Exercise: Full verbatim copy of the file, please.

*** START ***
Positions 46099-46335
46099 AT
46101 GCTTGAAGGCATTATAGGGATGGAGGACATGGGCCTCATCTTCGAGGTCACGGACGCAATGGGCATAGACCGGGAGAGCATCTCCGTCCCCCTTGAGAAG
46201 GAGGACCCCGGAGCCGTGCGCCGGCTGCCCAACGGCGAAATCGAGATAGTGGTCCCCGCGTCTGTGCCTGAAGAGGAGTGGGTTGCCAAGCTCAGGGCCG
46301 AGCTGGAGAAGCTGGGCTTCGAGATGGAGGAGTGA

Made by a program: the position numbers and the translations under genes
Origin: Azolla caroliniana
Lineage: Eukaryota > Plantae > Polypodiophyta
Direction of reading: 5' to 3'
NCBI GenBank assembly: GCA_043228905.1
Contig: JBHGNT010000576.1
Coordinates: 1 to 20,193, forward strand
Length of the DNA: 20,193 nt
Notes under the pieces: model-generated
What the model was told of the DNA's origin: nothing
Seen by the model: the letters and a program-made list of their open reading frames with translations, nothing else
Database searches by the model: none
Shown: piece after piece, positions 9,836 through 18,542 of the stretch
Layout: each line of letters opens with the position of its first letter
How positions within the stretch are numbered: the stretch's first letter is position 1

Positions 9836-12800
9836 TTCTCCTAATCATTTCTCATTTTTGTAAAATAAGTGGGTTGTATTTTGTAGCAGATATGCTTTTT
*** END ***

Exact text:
Positions 46099-46335
46099 AT
46101 GCTTGAAGGCATTATAGGGATGGAGGACATGGGCCTCATCTTCGAGGTCACGGACGCAATGGGCATAGACCGGGAGAGCATCTCCGTCCCCCTTGAGAAG
46201 GAGGACCCCGGAGCCGTGCGCCGGCTGCCCAACGGCGAAATCGAGATAGTGGTCCCCGCGTCTGTGCCTGAAGAGGAGTGGGTTGCCAAGCTCAGGGCCG
46301 AGCTGGAGAAGCTGGGCTTCGAGATGGAGGAGTGA

Made by a program: the position numbers and the translations under genes
Origin: Azolla caroliniana
Lineage: Eukaryota > Plantae > Polypodiophyta
Direction of reading: 5' to 3'
NCBI GenBank assembly: GCA_043228905.1
Contig: JBHGNT010000576.1
Coordinates: 1 to 20,193, forward strand
Length of the DNA: 20,193 nt
Notes under the pieces: model-generated
What the model was told of the DNA's origin: nothing
Seen by the model: the letters and a program-made list of their open reading frames with translations, nothing else
Database searches by the model: none
Shown: piece after piece, positions 9,836 through 18,542 of the stretch
Layout: each line of letters opens with the position of its first letter
How positions within the stretch are numbered: the stretch's first letter is position 1

Positions 9836-12800
9836 TTCTCCTAATCATTTCTCATTTTTGTAAAATAAGTGGGTTGTATTTTGTAGCAGATATGCTTTTT